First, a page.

The Military Sisterhood Initiative

  • Compared to men, women veterans are more likely to be diagnosed with a mental health disorder (31% v. 20%).
  • Additionally, Women Veterans are significantly more likely to have a diagnosis of depression.
  • The unique challenges women face during their military service can greatly complicate their transition to civilian life and make them feel isolated and invisible even among the veteran community.

You might say that I am a huge advocate or cheerleader for improving Women Veterans WellCare. I come from a family where both my Mom and Dad wore combat boots in the Army during WWII. More accurately, my Mom, Private Anne Miller served in the Women’s Army Corps (WAC). That coupled with my own 26 year experience in the US Army give me a unique perspective.

Unfortunately, Veteran and Active Service Women face unique challenges:

  • Higher rates of depressive disorders, anxiety and general psychological distress
  • Impacts to their functional status
  • There are changes in rates of MH problems across the life-span for women
  • Relationship to puberty • Pregnancy • Menopause

Mental Health and Women Veterans

Compared to men, women veterans are more likely to be diagnosed with a mental health disorder (31% v. 20%). Additionally, Women Veterans are significantly more likely to have a diagnosis of:

  • Depression
  • PTSD
  • Other Anxiety Disorder
  • Bipolar Disorder
  • Some Personality Disorders

Military Women Unique Stressors:

  • Combat Stress: Women less likely to report direct combat exposure but more likely to report handling human remains (38% v. 29% for men)
  • Stress of minority status for women in the Military
  • Pre-military Trauma
  • Parenting
  • 40% of military parents have children under 5
  • Military mothers more likely to be single, under 25, and lower SES
  • Divorce
  • Interpersonal violence

 Intimate Partner Violence

  • Women Veterans experience a higher rate of Intimate Partner Violence (IPV) than non-veteran women
  • Military women are more likely to be married to or partnered with another soldier, increasing the stress and risk of IPV
  • The isolation and other elements of military culture may prolong the problem
  • IPV is associated with health risk behaviors

Sexual Trauma and Women Veterans

  • Women who enlist in the military have higher rates of childhood victimization (as high as 50% for Childhood Sexual Assault)
  • Early victimization increases the risk of subsequent victimization
  • Women are at risk for sexual trauma during military service (approximately 23% report Military Sexual Trauma)
  • Sexual Harassment during military service is reported by the majority of women Veterans and may be a chronic stressor that increases risk for other mental health conditions
  • Homelessness is a significant risk factor for victimization among women Veterans
  • All of these experiences are associated with poorer health.

So, I find it refreshing when I can applaud the VA and pass on some encouraging news for my Sisters in Arms. The Military Sisterhood Initiative (MSI), a free social platform that connects women Veterans to a national peer support community, was launched in February 2020.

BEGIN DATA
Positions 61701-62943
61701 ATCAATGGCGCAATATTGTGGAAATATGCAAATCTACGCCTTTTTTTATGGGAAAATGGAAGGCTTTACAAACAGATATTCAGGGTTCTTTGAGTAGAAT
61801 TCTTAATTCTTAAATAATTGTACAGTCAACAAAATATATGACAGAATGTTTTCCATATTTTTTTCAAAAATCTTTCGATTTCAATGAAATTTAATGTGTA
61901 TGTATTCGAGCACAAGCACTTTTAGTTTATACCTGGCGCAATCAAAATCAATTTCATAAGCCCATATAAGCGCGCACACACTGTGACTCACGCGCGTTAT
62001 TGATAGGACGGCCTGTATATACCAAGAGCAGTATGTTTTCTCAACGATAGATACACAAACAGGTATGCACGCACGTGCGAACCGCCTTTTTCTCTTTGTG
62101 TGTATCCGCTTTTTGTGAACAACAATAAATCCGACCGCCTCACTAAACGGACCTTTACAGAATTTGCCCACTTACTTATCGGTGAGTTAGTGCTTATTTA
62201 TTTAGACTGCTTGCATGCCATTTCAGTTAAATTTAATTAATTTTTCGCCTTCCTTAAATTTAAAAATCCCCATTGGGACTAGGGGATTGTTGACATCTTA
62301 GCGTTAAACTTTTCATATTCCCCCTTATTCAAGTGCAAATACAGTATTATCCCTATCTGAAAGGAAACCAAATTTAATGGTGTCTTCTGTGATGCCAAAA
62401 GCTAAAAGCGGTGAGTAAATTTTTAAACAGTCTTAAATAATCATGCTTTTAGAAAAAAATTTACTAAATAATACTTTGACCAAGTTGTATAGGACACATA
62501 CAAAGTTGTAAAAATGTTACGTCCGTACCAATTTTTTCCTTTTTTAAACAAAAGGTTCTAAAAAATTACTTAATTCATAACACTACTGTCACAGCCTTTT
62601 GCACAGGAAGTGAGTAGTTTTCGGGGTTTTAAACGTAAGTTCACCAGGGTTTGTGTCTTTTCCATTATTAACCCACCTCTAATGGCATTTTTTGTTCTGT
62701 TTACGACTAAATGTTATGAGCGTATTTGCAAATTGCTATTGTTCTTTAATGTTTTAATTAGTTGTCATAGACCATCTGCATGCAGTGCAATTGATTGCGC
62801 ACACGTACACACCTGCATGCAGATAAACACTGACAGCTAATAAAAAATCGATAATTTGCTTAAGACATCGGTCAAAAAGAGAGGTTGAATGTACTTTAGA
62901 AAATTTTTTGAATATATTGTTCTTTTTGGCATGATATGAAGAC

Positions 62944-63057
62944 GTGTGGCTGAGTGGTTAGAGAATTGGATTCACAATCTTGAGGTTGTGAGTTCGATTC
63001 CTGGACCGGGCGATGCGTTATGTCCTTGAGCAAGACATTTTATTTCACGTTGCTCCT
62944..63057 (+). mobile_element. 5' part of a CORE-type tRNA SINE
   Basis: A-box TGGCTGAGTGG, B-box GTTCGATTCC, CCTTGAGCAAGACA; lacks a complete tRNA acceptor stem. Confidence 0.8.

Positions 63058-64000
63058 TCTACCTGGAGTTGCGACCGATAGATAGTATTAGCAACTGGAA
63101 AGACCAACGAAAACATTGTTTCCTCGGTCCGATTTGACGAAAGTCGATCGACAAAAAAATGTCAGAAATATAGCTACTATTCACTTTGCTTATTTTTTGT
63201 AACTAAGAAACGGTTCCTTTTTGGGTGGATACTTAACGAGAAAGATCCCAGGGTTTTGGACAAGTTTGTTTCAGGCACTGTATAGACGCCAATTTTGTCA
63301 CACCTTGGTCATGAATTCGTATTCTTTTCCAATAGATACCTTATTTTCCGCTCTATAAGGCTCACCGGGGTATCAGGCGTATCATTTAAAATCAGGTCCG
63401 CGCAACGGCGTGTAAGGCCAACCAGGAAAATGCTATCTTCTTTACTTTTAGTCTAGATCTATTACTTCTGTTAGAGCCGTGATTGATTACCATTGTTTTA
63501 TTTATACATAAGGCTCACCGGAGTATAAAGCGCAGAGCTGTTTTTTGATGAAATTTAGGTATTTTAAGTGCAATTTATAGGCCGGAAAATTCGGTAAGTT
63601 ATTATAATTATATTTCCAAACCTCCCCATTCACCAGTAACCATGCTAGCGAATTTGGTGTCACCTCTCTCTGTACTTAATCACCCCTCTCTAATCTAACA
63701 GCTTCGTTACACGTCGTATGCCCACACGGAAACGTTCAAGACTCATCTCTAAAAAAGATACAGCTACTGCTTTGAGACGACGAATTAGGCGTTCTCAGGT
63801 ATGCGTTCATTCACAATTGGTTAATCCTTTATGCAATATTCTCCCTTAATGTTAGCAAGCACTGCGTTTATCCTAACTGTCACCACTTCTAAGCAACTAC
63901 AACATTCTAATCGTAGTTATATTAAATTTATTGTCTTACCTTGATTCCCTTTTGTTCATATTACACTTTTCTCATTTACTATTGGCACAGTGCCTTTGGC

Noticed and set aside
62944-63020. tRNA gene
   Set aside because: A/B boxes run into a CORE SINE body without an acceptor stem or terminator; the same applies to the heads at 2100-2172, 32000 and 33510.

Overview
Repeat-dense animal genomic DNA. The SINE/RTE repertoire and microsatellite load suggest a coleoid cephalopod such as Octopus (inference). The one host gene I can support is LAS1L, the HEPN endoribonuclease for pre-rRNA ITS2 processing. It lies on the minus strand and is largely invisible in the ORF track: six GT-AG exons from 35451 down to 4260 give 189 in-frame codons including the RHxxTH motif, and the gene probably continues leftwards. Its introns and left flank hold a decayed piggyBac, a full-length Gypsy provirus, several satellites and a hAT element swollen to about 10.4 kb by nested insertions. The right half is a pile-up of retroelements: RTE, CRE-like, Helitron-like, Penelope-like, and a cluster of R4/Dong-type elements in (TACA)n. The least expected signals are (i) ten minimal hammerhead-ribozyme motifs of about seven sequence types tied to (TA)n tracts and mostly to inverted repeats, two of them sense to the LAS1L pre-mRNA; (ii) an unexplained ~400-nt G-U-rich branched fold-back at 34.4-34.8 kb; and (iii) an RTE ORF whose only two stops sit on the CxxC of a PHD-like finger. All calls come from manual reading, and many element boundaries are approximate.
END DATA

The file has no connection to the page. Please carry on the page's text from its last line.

The unique challenges women face during their military service can greatly complicate their transition to civilian life and make them feel isolated and invisible even among the veteran community. “MSI is a safe place for women veterans to connect with each other and to reclaim a sense of purpose and belonging in a community of military sisters,” explains Maggie Tolan, Program Director of Challenge America.

“The goal of MSI is to create a network of women Veterans and resources that can help fill the gaps that so many of our sisters in the military are experiencing,” said Zaneta Adams, co-founder of MSI. “We also want to provide an opportunity for women Veterans to come together to advocate for improvements in their community.”

Led by Challenge America, MSI was designed by and for military women, starting with an all-women Veteran summit held in Snowmass, Colo., in December 2017.

As part of its fall 2019 Challenge America: Makers For Veterans (CAMVETS) program, Challenge America partnered with Acumen Solutions, a global consultancy in cloud technology, to field a team of software consultants to design the MSI community platform. The result is a platform unlike any other: a private network that supports social media-style posts, online courses and webinars, event calendars, blog posts, direct messaging, virtual peer support circles, and sub-groups by location and branch of service.

In the MSI Community, members are able to:

  • Create a profile and connect with other military sisters near them or across the country to build one-on-one relationships.
  • Ask for help when they need it and offer support to their sisters in need.
  • Engage in discussions around different monthly topics and weekly challenges.
  • Post and find events, resources and stories relevant to women Veteran growth and empowerment.

Women Veterans can join MSI today by visiting www.militarysisterhoodinitiative.org and clicking “Request to Join.”

Only $1/click

Submit Your Ad Here

Dana Matthews

Dr Dana Matthews is a Lieutenant Colonel, US Army Ranger (Retired). He holds a BA in Journalism, an MBA/JD Law Degree, and a Doctorate in Organizational Psychology.He is a Member of the National Press Club in Washington DC and has appeared on TV and Radio.He was awarded the Military Order of the Purple Heart for Combat Wounded Veterans.Dr Dana Matthews is a well published Journalist and writer with articles appearing in the Scripps Newspaper/ TCPALM.COMHe also co authored and published a novel entitled " El Segundo- One Man's Journey for Redemption". 

Leave a Reply